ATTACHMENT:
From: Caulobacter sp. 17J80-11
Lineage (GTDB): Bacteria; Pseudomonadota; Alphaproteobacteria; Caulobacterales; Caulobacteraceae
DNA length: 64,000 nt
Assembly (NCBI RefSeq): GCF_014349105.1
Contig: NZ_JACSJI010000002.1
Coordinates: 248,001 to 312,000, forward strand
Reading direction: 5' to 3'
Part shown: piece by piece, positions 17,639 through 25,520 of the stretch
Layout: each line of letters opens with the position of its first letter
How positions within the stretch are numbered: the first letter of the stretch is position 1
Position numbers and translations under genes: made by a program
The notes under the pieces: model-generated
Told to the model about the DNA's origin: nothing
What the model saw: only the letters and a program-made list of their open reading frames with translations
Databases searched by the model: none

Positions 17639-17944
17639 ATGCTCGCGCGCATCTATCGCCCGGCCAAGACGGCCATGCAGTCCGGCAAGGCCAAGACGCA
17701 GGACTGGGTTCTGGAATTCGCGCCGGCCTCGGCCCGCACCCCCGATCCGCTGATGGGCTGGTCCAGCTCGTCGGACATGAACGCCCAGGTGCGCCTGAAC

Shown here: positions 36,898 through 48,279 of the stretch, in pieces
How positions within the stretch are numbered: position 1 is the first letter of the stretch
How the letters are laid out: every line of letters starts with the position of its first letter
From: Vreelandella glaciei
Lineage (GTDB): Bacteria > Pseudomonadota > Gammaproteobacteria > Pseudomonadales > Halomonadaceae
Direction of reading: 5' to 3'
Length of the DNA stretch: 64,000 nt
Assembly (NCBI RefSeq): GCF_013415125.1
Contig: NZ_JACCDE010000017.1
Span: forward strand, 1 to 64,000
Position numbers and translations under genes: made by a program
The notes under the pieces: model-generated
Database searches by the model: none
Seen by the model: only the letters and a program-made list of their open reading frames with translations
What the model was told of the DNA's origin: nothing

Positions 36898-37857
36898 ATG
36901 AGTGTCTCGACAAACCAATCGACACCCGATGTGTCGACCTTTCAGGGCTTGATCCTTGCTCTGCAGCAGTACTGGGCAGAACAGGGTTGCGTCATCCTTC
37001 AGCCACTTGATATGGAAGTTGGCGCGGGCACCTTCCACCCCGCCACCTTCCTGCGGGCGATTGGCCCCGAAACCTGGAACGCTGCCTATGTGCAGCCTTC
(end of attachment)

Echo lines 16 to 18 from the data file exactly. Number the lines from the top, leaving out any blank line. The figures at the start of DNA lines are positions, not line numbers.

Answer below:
Positions 17639-17944
17639 ATGCTCGCGCGCATCTATCGCCCGGCCAAGACGGCCATGCAGTCCGGCAAGGCCAAGACGCA
17701 GGACTGGGTTCTGGAATTCGCGCCGGCCTCGGCCCGCACCCCCGATCCGCTGATGGGCTGGTCCAGCTCGTCGGACATGAACGCCCAGGTGCGCCTGAAC